Web3 Startup Helps Indonesia’s Tourism Economy Survive

Indonesia’s cultural heritage is at risk due to a lack of investment, access to finance, digital transformation and global distribution, says Quantum Temple founder

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Source: Shutterstock / Irit, modified by Blockworks

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Linda Adami, founder of Web3 and NFT startup Quantum Temple, is on a mission to preserve and promote cultural heritage through technologies based on an immutable ledger.

Through her startup, the 30-something-year-old entrepreneur is attempting to drive a rebound in Indonesia’s tourism sector, which has been plagued by the pandemic for three years.

“I believe there is a large untapped potential for blockchain applications and value creation for vital economic sectors, including tourism, education, real estate, retail, remote work, and healthcare among others,” Adami said.

Indonesia closed its borders to foreign tourists in March 2020 and, like most other countries, had been slowly reopening with various restrictions in place, for some time. While its borders are now wide open, the damage the pandemic wrought lingers.

Foreign tourist arrivals in Indonesia dropped by more than 75% from 2020 to 2022 compared to pre-pandemic levels, and many tourism businesses have struggled to stay afloat.

It’s the reason why the country’s tourism ministry has tapped Quantum Temple and others like it across a range of sectors to help drive fresh investment and get people back to its shores.

Value add

Indonesia’s digital economy reached a Gross Merchandise Value of roughly $77 billion in 2022, up 22 percent year on year, according to a recent report by Google, Temasek and Bain & Company. That trend is expected to continue its course, reaching roughly $130 billion by 2025.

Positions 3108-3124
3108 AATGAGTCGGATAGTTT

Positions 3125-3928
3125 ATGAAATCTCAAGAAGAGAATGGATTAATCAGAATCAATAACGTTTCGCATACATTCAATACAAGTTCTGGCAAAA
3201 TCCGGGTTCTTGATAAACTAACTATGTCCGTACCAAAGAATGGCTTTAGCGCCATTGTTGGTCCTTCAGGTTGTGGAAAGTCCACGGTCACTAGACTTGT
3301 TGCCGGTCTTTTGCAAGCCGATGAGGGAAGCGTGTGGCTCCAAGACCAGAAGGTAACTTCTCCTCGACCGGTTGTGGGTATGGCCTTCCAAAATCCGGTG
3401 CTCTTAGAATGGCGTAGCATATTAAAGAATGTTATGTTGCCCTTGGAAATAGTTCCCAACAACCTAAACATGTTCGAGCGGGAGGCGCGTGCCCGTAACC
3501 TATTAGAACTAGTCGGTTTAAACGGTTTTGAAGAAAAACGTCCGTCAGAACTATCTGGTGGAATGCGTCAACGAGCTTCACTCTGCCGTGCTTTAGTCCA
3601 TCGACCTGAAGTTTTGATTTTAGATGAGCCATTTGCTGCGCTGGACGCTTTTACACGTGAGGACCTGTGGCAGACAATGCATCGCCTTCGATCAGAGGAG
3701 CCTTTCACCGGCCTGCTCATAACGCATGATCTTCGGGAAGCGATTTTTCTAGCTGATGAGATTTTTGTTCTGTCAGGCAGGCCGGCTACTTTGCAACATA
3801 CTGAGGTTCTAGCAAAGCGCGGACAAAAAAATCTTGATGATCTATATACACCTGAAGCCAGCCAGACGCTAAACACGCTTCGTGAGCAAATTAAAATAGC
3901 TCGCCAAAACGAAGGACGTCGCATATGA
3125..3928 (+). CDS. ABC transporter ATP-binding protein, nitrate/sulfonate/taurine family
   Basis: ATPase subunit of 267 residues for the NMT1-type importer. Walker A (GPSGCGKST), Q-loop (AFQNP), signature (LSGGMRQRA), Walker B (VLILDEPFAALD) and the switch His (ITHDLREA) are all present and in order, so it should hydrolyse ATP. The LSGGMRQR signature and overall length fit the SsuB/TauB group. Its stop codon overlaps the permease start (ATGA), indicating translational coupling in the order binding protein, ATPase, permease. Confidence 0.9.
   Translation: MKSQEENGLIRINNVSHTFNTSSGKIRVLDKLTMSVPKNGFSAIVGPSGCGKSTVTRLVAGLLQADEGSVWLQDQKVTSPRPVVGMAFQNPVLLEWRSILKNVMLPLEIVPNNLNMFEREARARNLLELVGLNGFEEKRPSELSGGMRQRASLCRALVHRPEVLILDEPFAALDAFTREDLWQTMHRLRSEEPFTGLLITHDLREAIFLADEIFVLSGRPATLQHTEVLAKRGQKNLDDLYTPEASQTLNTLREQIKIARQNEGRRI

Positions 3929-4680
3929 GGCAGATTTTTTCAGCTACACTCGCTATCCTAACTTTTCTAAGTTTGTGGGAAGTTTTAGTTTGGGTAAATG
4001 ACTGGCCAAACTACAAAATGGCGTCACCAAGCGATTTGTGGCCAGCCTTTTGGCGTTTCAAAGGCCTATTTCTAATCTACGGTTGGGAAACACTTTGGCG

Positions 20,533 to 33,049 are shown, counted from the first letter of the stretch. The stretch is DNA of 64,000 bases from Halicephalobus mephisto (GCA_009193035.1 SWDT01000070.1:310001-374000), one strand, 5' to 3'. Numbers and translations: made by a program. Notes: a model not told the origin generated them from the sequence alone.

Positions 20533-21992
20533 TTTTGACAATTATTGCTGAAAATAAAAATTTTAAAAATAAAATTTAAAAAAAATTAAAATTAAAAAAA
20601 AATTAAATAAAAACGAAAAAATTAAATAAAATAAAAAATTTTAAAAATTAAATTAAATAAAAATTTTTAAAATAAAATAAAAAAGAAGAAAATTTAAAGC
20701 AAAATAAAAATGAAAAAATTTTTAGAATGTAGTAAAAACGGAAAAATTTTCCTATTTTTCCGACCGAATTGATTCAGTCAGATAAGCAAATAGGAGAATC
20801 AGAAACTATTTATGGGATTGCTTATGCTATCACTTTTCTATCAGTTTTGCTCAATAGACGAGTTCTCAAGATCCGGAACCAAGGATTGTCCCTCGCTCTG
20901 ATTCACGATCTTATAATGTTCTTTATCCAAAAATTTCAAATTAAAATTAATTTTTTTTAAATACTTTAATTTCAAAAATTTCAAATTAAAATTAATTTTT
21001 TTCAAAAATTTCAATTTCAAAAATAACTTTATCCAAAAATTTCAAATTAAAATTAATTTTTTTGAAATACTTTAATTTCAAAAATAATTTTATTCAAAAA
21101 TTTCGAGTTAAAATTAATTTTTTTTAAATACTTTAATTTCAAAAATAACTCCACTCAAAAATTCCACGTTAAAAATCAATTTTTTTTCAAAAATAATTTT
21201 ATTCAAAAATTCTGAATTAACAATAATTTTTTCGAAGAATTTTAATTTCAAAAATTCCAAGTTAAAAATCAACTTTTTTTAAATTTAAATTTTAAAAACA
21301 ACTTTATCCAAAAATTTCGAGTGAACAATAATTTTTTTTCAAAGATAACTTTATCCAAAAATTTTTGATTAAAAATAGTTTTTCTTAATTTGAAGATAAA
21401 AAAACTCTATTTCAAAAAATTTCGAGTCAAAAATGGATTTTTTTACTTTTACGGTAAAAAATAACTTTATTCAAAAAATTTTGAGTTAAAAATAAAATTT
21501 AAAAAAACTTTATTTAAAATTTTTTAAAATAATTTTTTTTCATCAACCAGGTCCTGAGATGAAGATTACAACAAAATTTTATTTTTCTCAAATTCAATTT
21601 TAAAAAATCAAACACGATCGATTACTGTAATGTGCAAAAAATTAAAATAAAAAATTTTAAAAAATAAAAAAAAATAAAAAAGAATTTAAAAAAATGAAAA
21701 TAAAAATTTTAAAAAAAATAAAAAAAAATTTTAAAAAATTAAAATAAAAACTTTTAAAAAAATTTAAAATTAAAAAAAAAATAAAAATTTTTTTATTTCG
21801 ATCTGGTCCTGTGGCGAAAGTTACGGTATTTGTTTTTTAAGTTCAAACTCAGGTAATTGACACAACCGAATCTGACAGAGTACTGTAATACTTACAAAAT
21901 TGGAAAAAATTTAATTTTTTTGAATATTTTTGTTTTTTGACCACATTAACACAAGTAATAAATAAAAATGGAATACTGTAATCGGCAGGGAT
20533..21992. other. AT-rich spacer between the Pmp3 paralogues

Muhammad Neil El Himam, deputy chairman for Digital Economy and Creative Products at the Ministry of Tourism and Creative Economy, told Blockwoks the e-commerce sector is driving the digital economy in Indonesia.

“To achieve the potential of the digital economy, of course, we need to apply the latest technologies, such as blockchain, Web3 and NFTs,” Himam said.

The thinking is that by storing cultural items on a blockchain, an incentive for artists, collectors, and other cultural sector stakeholders is created, opening new markets and the ability to reach a wider array of audiences than was previously possible.

Adami told Blockworks Indonesia’s cultural heritage — sometimes an afterthought in a globalized world — is at risk due to a lack of investment, access to finance, digital transformation and global distribution. 

That, in turn, threatens the livelihoods of heritage practitioners, particularly young women under 35 in rural areas. The creative and handmade sector is the second-largest employer globally after agriculture, according to the World Economic Forum.

And yet, the founder says the sector has been neglected and under-served for far too long. 

“Most heritage practitioners earn low salaries, which provides scarce financial incentive for current and future generations to continue the traditions of their ancestors,” Linda explains.

Blockchain use case